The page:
Instead, the researchers found, “the excess fiscal drag on the horizon comes almost entirely from raising taxes.”
Taxes as a share of GDP are on track to rise well above historic averages and well above rates at comparable periods in previous recoveries.
And what explains this “super-cyclical” rise in taxes?
Well, let’s see. Obama forced through a $600 billion tax hike on upper-income families at the start of this year in the name of “fairness.”
Before that, he and his fellow Democrats imposed $1 trillion of new taxes for ObamaCare, taxes that are just now hitting the economy.
As a result, federal tax revenues as a share of GDP will hit 19.3% of GDP by 2015, a level reached just six times since World War II and well above the 17.9% average over the previous 40 years.
We’d only add that Obama’s other economic policies — an out-of-control regulatory state, the looming disaster known as ObamaCare, various attempts at industrial policy among them — have also weakened what should have been a robust recovery. (IBD)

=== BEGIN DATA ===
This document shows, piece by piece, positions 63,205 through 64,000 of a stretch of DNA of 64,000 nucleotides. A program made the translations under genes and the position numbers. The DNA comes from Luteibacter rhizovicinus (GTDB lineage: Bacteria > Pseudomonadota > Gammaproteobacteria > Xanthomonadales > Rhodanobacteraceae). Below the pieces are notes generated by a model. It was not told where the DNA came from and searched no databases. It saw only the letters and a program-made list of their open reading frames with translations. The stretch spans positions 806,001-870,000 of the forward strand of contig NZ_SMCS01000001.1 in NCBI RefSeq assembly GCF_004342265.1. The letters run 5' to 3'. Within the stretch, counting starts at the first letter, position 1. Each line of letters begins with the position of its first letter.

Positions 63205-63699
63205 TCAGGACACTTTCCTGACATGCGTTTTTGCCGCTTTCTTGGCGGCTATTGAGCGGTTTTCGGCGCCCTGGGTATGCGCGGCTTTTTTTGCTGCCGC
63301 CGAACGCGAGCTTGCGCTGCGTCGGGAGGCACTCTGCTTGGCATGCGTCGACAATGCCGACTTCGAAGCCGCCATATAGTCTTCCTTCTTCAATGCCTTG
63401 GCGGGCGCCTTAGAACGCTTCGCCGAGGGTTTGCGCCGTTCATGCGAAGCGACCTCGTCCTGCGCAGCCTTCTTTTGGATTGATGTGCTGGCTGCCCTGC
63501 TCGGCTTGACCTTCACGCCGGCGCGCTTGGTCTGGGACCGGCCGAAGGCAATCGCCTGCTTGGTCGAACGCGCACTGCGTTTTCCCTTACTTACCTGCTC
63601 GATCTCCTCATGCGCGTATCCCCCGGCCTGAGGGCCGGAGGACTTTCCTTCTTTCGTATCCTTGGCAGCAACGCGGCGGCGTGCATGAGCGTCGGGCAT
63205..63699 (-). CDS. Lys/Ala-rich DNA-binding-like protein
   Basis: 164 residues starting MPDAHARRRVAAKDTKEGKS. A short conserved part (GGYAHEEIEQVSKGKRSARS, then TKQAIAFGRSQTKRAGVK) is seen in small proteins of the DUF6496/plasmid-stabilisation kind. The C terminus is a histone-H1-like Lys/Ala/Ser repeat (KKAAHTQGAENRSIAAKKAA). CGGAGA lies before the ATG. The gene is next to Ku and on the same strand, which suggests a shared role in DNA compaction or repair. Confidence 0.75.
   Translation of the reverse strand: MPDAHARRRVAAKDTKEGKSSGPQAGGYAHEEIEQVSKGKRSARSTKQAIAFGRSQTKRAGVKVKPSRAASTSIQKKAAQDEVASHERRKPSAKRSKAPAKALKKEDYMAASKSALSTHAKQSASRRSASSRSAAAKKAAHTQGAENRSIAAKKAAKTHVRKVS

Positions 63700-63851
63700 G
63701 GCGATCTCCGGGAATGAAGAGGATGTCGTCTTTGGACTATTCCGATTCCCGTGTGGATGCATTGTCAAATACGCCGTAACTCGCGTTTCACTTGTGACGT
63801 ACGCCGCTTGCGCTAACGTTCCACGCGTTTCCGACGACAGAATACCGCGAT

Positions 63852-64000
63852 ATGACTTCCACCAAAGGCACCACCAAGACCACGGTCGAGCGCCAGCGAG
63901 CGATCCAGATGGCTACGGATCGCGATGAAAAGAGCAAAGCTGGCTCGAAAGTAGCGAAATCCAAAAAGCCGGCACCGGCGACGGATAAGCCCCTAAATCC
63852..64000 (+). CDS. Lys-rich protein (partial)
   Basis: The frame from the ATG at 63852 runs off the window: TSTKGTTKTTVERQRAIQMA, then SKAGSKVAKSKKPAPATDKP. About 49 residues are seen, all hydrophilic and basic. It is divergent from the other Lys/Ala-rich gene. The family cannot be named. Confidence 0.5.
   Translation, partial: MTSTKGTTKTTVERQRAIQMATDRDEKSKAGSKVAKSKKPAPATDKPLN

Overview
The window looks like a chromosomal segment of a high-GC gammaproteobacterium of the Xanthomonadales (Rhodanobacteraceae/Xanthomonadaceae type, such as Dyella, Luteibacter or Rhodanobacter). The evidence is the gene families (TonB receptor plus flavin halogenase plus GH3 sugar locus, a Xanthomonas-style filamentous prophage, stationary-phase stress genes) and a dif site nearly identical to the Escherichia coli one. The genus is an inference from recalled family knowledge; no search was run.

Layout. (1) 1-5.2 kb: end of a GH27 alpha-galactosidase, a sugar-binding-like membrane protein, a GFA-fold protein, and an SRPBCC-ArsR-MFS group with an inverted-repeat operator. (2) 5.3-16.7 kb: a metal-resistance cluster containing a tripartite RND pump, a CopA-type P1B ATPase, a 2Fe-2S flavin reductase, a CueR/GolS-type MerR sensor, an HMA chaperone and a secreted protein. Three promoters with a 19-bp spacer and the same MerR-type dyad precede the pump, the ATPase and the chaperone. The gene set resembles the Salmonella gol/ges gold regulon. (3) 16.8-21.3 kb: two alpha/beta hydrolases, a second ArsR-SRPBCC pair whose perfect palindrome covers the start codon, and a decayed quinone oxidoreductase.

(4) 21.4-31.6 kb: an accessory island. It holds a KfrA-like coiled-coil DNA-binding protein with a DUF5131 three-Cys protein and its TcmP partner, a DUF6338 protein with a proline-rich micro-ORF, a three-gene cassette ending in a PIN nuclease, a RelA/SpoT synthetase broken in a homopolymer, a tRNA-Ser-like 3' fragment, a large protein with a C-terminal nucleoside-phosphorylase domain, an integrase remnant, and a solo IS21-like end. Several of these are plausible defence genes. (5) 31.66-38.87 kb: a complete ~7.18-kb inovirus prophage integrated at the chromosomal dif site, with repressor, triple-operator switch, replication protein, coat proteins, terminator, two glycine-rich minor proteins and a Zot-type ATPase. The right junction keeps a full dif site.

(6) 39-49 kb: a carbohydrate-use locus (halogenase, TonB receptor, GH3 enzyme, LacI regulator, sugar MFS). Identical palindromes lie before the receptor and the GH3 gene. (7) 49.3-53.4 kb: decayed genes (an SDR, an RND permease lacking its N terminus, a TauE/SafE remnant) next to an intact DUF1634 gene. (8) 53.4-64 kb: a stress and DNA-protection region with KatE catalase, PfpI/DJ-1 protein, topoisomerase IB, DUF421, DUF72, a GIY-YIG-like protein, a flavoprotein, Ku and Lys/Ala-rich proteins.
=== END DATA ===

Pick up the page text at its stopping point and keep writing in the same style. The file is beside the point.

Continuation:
After years of ignoring increasingly dire warnings, America is now facing a debilitating disability crisis — one draining tax dollars (and workers) from our economy.
Yet rather than reforming our broken entitlement programs, policymakers continue turning a blind eye to the root problems associated with these unsustainable behemoths: liberally defined benefits, lax bureaucrats, rubberstamping judges and rampant overpayments.
According to Cornell University’s latest “Disability Status Report,” 37.3 million Americans (or 12.1% of our population) claimed a disability in 2011. Many of these were legitimate ailments afflicting older retirees — but America’s disability epidemic cannot be chalked up exclusively to an aging population.
According to the U.S. Social Security Administration, 10.9 million working age Americans (and family members) received disability insurance payments in February — while another 8.2 million received supplemental security income payments.